Salvini hopes that the implementation of this project will allow the Italian government to continue a restrictive migration policy and to strengthen its voice in the debate on lifting EU sanctions against Russia. However, achievement of these goals is unlikely given the limited potential of the Eurosceptics and the lack of support from the EPP for Salvini’s projects. In addition, a member of the opposition FI launched his campaign in November 2018 based on criticism of the government’s European policy. FI Chairman Silvio Berlusconi named the election committee Different Italy (L’Altra Italia). It is composed of FI and smaller parties and represented by EP President Antonio Tajani.

M5S’s aims for the created EP faction include opposition to EU austerity policy, pro-European integration, and the single currency, and promotion of ecology. The grouping would attract some from the Greens and European United Left (GUE). Earlier, the party tried unsuccessfully to join both the Greens and Liberals. Obstacles to M5S’s EP strategy include the GUE’s and Greens’ opposition to the Italian government’s migration policy and its  cooperation with Lega. More likely is the formation of an M5S-promted faction consisting of anti-system parties, for example, Croatian Żivi Żid, Latvian KPV-LV, the Czech Pirate Party, and independent deputies. Such a grouping would have about 40 deputies.

The opposition PD must choose between remaining in the Party of European Socialists (S&D) or cooperating with the faction built by the liberals and French President Emmanuel Macron. Party elections on 3 March hinder the creation of a coherent strategy. The main candidates for leadership are Nicola Zingaretti and Maurizio Martina, who both declare their willingness to cooperate with S&D and Macron. The leader of the liberal group inside PD, Renzi in September signed a joint manifesto with politicians associated with the French president’s EU project.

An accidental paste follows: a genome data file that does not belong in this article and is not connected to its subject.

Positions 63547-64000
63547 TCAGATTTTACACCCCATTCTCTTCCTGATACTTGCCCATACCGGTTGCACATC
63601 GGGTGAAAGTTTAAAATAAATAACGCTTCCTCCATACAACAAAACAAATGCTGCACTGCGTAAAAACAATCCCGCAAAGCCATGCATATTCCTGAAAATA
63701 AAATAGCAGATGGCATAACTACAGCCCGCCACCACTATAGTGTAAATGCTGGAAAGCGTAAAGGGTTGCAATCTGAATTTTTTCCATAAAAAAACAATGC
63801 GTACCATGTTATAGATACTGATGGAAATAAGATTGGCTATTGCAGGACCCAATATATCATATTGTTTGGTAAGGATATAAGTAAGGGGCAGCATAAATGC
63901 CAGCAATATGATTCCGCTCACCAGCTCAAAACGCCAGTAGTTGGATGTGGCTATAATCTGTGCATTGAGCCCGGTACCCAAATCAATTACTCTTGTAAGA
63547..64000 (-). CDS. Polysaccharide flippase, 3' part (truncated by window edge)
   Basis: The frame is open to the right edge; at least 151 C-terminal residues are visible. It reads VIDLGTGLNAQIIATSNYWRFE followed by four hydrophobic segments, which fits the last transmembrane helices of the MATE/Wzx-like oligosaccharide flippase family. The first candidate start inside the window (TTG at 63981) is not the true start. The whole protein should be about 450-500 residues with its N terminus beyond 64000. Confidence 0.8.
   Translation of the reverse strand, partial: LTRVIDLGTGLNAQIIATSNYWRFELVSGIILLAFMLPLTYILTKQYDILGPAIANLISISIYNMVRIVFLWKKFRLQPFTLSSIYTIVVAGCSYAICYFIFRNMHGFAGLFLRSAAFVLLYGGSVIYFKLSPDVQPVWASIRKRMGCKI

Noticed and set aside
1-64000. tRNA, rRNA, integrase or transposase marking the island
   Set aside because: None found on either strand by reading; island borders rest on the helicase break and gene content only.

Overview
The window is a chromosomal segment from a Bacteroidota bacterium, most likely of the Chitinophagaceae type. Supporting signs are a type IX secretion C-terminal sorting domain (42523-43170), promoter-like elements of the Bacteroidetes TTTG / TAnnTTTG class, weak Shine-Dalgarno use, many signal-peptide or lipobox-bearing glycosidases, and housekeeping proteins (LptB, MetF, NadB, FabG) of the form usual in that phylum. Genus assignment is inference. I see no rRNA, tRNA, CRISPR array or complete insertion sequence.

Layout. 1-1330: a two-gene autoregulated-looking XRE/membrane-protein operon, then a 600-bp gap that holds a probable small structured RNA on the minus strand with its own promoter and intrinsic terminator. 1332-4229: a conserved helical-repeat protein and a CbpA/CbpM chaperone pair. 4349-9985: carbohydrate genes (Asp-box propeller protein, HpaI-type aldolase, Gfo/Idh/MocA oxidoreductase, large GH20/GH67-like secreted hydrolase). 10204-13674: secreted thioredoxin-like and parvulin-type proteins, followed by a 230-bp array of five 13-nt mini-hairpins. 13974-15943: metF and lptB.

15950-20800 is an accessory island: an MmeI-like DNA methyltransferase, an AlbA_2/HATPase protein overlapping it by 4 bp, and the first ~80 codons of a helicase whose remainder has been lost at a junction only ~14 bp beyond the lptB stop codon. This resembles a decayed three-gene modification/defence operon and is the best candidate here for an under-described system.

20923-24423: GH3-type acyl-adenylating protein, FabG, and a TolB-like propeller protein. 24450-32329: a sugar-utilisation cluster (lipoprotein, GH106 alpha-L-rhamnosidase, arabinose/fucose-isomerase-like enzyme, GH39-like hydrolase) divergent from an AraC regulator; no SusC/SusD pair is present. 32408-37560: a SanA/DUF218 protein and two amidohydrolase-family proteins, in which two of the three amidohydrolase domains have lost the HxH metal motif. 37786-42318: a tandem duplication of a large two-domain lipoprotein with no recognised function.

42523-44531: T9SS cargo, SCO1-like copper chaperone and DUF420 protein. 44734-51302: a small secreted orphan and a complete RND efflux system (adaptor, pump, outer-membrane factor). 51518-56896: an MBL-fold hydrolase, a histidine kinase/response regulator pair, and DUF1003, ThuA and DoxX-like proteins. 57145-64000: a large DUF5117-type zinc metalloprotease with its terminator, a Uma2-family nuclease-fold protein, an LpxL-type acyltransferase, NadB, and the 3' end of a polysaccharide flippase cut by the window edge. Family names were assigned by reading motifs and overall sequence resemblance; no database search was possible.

Importance of the European Elections in Italy

The increase in support for Lega as a result of tightened immigration policy came at the expense of FI. The latter party’s electorate declined in the period under review from 14% to 9%. If Lega is able to maintain this level of support in the upcoming elections, it could give it leadership of the Italian right. For FI, Lega’s main rival, the elections could decide its survival. A poor result may prompt politicians to consider joining Lega, which would strengthen Salvini’s position in the government and eliminate Berlusconi from the power struggle. A good result, on the other hand, will enable FI to remain an important player on the Italian political scene and give it a base as a potential partner for Lega if the coalition with M5S disintegrates. Berlusconi has even already offered Salvini the post of prime minister in a future centre-right government, which the leader of Lega rejected, disbelieving his former ally has good intentions.